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At the heart of general practice since 1960

Global sum to be increased again in October in unprecedented move

Exclusive Basic practice funding will increase in October to reflect the phasing out of seniority pay, the GPC has revealed, although it is not known by how much.

The Government announced earlier in the week that the global sum will increase by 3% for 2015/16 to £75.77 per patient, but it has since emerged that this amount will increase further once more information is available around seniority payments.

The GPC has said that the payments will be backdated, but added it will make ‘not that much’ difference.

This is the first time that there is an increase in the global sum midway through the year, and the GPC has said it is unlikely to happen again.

The GPC and the Government agreed to a phase out of seniority payments under the 2014/15 contract deal, with a view to their abolition in 2020.

The payments, which are worth an extra £8,000 per year for senior GPs, are continuing for those that were entitled to them on 31 March 2014, but there will be no new entrants to the scheme.

Under the 2014/15 agreement, there will be a 15% reduction in spend each year on the seniority scheme and any money released will be reinvested in core funding.

But this year there has been a delay this year in calculating how many people have left the seniority payment scheme due to retirement, which will determine the amount that is to be recycled into the global sum.

GPC deputy chair Dr Richard Vautrey said: ‘In October there will be an adjustment for seniority transfer. We don’t know at this stage how much will be freed up by GPs retiring and leaving the seniority scheme.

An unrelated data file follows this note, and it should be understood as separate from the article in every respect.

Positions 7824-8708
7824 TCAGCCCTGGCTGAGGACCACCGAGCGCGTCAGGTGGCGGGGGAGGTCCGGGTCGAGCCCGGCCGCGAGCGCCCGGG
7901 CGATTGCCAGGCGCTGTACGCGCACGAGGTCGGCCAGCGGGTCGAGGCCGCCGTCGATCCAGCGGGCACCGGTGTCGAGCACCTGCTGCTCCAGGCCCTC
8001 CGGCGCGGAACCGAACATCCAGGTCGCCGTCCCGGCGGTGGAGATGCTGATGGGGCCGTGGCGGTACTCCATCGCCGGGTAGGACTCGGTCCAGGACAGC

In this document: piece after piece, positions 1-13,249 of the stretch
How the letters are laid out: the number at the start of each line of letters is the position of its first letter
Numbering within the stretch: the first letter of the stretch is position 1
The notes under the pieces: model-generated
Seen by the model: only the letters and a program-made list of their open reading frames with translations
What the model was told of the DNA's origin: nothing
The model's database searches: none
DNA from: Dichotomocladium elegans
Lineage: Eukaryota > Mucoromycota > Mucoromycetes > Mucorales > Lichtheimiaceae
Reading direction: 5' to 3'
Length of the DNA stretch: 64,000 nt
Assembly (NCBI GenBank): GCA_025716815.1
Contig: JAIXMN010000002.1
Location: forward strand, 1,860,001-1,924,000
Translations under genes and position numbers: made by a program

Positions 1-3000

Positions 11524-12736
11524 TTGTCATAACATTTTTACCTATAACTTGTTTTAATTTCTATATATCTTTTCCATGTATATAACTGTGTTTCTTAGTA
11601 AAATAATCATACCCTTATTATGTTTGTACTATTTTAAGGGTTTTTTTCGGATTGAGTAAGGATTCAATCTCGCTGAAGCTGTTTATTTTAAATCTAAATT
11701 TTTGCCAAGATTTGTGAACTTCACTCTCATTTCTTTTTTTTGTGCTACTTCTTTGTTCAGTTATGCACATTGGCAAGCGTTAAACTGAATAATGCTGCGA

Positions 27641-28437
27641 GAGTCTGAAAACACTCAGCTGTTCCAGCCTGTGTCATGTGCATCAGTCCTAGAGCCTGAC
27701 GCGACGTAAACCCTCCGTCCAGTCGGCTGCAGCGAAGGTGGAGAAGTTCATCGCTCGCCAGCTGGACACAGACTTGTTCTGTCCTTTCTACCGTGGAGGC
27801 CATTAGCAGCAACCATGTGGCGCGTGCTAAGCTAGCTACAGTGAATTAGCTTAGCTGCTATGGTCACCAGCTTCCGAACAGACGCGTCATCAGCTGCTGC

‘Once we know that then a calculation can be done to make up the difference to meet the 15% target for the year. October is the earliest this can be done by. I don’t know at this stage how much difference it will make, but not that much.’

However the delay to October is a one-off incident, the GPC has said, because they will have the information earlier on next year and can implement the changes in real time.

Readers' comments (6)

  • If more and more GPs continue to leave we could increase this EVEN more!

    Yay!

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  • Vinci Ho

    Anybody thinks the Tories can buy your vote with this money ???

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  • yep

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  • More like a token effort. Wouldn't it be nice to have a degree of financial stability that would allow long term practice planning and investment.....sigh. I am mid 40s with family, we are having serious conversations about leaving the UK.

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  • I wrote the following to my MP yesterday:

    Today's King's Fund report highlights the reduction in numbers of GPs per head of population by some 3% alongside an increase in hospital consultants of over 10%.

    At a time of increased expectations and demands on GPs no amount of increased infrastructure/ technology can replace the face to face consultations of General Practice, where 90% of NHS work is carried out.

    The system is heading towards being technologically and quality checked into oblivion due to a unilaterally imposed, unrestrained, bureaucratic nightmare by the unconscionable coalition alongside utterly reasonable choices of doctors of refusing to enter into compromised GP land and the present incumbents leaving as soon as they can. Well done- mission accomplished!

    A wonderful, gleaming machine without operatives, or, as sure as eggs are eggs, peanuts begetting monkeys is envisioned by the letter you received from Dan Poulter.

    Please do spread the word in your last few days, offer this feedback to Jeremy Hunt, and if you see Andrew Lansley give him unbridled praise.

    Kind regards

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  • 7:41pm...me too...shall we chat and troubleshoot best way to do it?

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